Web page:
AC/DC gives only rock and roll basics, and audience loves it


November 19, 1990|By J. D. Considine | J. D. Considine,Sun Pop Music Critic

Landover - There's nothing terribly fancy about AC/DC's approach to rock and roll. The band's songs are simple and straightforward, stressing brutally insistent hooks and a jackhammer beat, while their playing is as blunt as it is efficient, wasting little on needless flash or self-indulgent virtuosity.

It's rock stripped down to its basics, but that hardly kept the capacity crowd at the Capital Centre from making an extravagant show of approval last night. From the set-opening "Thunderstruck," which was cheered on by several thousand punching fists, to the sing-a-along oldies like "Dirty Deeds Done Dirt Cheap," it was clear that the fans felt they were getting their money's worth.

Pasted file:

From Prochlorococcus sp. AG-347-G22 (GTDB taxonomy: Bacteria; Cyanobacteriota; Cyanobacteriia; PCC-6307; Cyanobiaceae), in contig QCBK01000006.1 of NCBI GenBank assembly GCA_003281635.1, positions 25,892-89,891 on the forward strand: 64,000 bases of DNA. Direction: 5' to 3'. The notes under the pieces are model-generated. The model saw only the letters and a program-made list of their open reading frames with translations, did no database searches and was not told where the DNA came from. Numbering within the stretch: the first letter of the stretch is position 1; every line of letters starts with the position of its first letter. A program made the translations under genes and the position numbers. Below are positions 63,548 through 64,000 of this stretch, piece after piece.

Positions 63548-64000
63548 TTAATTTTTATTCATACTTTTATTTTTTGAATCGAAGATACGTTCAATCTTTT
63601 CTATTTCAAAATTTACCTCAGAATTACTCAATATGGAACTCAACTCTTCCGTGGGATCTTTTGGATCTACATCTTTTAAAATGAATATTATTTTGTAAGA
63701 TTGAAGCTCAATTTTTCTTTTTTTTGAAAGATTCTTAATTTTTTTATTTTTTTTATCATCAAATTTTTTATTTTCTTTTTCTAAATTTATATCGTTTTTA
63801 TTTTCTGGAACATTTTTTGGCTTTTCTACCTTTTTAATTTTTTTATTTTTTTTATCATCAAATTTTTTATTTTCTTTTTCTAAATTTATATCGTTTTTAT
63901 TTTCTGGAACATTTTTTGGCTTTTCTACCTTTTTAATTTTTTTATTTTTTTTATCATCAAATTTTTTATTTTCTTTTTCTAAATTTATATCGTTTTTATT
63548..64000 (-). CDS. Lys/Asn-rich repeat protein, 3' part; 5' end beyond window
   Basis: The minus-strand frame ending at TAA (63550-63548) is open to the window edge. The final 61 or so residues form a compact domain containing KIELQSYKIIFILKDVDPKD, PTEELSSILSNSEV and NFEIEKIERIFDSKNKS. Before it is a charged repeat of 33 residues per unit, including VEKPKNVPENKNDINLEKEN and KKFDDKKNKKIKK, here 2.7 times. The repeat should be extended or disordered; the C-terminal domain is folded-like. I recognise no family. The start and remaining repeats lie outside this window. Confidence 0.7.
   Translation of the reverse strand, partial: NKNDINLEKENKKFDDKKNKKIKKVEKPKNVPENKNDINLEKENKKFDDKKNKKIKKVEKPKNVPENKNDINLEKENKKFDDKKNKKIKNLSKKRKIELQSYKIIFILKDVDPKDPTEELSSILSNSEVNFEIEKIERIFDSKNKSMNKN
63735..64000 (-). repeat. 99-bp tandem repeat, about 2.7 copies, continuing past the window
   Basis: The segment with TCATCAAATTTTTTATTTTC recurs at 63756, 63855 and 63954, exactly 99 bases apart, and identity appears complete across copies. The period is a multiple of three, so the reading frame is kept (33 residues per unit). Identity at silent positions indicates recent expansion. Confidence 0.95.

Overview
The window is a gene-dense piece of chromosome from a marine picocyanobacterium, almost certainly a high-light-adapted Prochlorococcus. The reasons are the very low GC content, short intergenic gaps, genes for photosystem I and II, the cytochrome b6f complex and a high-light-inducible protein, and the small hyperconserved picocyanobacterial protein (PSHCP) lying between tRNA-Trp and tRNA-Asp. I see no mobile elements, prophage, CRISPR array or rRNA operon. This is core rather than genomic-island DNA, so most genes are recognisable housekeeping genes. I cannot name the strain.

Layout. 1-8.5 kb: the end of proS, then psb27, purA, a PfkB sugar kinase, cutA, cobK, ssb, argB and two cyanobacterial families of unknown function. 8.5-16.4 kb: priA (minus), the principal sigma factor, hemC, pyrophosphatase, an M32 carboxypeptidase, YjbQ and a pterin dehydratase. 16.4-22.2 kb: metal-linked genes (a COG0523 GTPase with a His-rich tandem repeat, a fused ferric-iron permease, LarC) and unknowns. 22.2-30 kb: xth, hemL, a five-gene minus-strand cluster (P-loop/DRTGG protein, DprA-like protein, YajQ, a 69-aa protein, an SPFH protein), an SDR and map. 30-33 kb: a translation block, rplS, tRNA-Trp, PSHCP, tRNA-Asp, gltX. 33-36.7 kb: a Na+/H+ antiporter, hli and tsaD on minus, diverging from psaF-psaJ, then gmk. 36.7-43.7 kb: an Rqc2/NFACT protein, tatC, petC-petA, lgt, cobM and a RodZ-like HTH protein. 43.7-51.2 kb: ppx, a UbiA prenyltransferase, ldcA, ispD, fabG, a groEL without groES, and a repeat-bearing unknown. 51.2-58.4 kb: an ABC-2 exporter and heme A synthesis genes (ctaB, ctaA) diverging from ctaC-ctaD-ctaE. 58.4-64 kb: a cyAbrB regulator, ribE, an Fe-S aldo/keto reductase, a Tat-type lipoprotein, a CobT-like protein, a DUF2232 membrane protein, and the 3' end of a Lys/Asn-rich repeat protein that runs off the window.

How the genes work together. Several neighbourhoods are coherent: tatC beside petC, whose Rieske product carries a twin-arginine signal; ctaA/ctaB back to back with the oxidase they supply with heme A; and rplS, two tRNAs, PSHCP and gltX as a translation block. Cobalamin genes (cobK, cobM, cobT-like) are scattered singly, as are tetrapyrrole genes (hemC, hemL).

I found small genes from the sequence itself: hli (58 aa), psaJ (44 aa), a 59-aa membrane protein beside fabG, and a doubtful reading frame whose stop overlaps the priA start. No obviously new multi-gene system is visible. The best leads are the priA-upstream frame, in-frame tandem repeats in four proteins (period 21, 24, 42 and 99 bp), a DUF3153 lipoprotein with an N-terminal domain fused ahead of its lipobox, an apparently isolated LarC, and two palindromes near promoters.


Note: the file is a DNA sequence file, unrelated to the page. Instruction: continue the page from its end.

Which, of course, they did. AC/DC is one of rock's old dependables, and the band's lengthy hit-packed set rarely disappointed. Granted, it was something of a let down when guitarist Angus Young's elaborate strip-tease in "Jailbreak" finished with a glimpse of his star-spangled boxer shorts instead of the anticipated full moon.

But that slight was soon forgotten after the band roared through deafeningly exhilarating renditions of "Heat Seeker," "You Shook All Night Long," and "Hell's Bells."

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